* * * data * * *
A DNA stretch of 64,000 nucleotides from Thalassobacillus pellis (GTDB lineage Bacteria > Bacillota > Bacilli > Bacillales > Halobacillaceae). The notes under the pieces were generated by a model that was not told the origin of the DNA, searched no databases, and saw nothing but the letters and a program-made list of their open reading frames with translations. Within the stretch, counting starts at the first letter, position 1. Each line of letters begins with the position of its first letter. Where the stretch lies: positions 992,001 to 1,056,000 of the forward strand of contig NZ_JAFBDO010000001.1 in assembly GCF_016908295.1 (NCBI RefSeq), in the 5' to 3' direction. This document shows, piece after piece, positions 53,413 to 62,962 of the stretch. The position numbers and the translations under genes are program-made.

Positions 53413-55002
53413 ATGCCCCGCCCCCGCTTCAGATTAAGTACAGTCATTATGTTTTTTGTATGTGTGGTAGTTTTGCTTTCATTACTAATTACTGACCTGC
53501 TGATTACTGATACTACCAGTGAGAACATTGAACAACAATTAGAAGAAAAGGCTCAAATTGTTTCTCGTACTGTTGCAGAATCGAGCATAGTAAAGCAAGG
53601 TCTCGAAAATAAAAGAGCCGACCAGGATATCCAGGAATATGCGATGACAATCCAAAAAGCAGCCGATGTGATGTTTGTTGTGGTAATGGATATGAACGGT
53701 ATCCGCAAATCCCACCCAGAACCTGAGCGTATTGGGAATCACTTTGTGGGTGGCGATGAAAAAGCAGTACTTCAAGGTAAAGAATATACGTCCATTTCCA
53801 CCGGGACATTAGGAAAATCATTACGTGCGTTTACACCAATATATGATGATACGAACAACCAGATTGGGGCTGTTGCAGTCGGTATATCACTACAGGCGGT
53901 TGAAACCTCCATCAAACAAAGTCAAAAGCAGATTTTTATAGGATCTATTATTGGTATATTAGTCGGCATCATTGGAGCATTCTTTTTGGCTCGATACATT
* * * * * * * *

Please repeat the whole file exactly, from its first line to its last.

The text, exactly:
A DNA stretch of 64,000 nucleotides from Thalassobacillus pellis (GTDB lineage Bacteria > Bacillota > Bacilli > Bacillales > Halobacillaceae). The notes under the pieces were generated by a model that was not told the origin of the DNA, searched no databases, and saw nothing but the letters and a program-made list of their open reading frames with translations. Within the stretch, counting starts at the first letter, position 1. Each line of letters begins with the position of its first letter. Where the stretch lies: positions 992,001 to 1,056,000 of the forward strand of contig NZ_JAFBDO010000001.1 in assembly GCF_016908295.1 (NCBI RefSeq), in the 5' to 3' direction. This document shows, piece after piece, positions 53,413 to 62,962 of the stretch. The position numbers and the translations under genes are program-made.

Positions 53413-55002
53413 ATGCCCCGCCCCCGCTTCAGATTAAGTACAGTCATTATGTTTTTTGTATGTGTGGTAGTTTTGCTTTCATTACTAATTACTGACCTGC
53501 TGATTACTGATACTACCAGTGAGAACATTGAACAACAATTAGAAGAAAAGGCTCAAATTGTTTCTCGTACTGTTGCAGAATCGAGCATAGTAAAGCAAGG
53601 TCTCGAAAATAAAAGAGCCGACCAGGATATCCAGGAATATGCGATGACAATCCAAAAAGCAGCCGATGTGATGTTTGTTGTGGTAATGGATATGAACGGT
53701 ATCCGCAAATCCCACCCAGAACCTGAGCGTATTGGGAATCACTTTGTGGGTGGCGATGAAAAAGCAGTACTTCAAGGTAAAGAATATACGTCCATTTCCA
53801 CCGGGACATTAGGAAAATCATTACGTGCGTTTACACCAATATATGATGATACGAACAACCAGATTGGGGCTGTTGCAGTCGGTATATCACTACAGGCGGT
53901 TGAAACCTCCATCAAACAAAGTCAAAAGCAGATTTTTATAGGATCTATTATTGGTATATTAGTCGGCATCATTGGAGCATTCTTTTTGGCTCGATACATT